A Nation Kidnapped

On July 5, Colombians throughout the country poured into the streets to show their outrage at the news that 11 provincial politicians had been killed while being held by leftist rebels. But kidnappings, landmines, and nearly three million internally displaced people are merely the most visible side-effects of Latin America's oldest and longest-running civil war.

The editorial published in the Colombian newspaper Diario del Sur on July 6 (“A Slap in the Face of Violence”) was ecstatic: “Never before, in spite of the violence that has oppressed us during so many years, has Colombia lived a day like yesterday: historic and unforgettable in every aspect.”

At noon on July 5, Colombians throughout the country poured into the streets to show their outrage at the news that 11 provincial politicians had been killed while being held by leftist rebels. A human chain was formed, with participants wearing white tops. My colleagues in the capital, Bogotá, and in the south of the country, where we have humanitarian projects, say that everyone was waving white scarves. White balloons were launched everywhere. Press agencies estimate that, with more than one million participants, this was the largest public protest since October 1999, which was also – sadly – a demonstration against violence and kidnappings.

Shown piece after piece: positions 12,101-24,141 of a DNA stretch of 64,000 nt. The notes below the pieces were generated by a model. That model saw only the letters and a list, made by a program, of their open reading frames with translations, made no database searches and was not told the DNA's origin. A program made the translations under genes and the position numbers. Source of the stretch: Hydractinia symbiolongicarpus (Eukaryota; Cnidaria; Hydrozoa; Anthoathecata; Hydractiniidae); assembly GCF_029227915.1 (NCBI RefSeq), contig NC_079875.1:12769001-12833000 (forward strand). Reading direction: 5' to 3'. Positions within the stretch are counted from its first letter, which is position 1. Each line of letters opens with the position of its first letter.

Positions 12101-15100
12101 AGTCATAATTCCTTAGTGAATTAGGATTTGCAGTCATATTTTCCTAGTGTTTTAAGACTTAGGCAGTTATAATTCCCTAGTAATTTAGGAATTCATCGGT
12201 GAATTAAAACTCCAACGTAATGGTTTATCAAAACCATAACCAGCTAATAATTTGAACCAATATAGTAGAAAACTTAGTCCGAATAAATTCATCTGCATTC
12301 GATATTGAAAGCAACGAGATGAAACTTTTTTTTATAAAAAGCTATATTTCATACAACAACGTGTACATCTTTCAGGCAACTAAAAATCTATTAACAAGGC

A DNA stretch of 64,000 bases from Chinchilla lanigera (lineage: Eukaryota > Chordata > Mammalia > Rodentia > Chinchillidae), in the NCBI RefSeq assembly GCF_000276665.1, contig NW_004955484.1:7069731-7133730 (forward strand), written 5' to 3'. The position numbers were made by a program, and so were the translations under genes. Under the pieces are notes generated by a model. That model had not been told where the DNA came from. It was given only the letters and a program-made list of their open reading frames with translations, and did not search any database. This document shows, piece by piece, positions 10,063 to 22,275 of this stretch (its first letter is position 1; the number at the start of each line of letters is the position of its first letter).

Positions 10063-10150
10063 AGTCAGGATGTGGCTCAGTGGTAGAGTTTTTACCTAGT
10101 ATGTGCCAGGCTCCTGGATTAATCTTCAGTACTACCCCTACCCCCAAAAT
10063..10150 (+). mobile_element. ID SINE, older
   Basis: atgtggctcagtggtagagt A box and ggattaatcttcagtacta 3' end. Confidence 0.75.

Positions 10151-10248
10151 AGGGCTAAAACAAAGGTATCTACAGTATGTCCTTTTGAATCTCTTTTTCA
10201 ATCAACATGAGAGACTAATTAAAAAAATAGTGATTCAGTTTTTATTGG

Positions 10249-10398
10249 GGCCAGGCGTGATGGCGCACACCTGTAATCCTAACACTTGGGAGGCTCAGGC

But, while the killing of the 11 congressmen from Cali region – attributed to “crossfire’” during an attack by an “unidentified military group”the leftist rebels – provoked shock and anger, there was no agreement on how to solve the chronic problem of “El Secuestro” (The Kidnapping). Some Colombians demand a “humanitarian accord” – an exchange of prisoners for hostages – and reject “blood and fire” rescue attempts. Others oppose “ceding the territory” (setting up a demilitarized zone, where any such exchange could take place) and demand of the government “firmeza, siempre firmeza!” (to be “firm” and go after the rebels).

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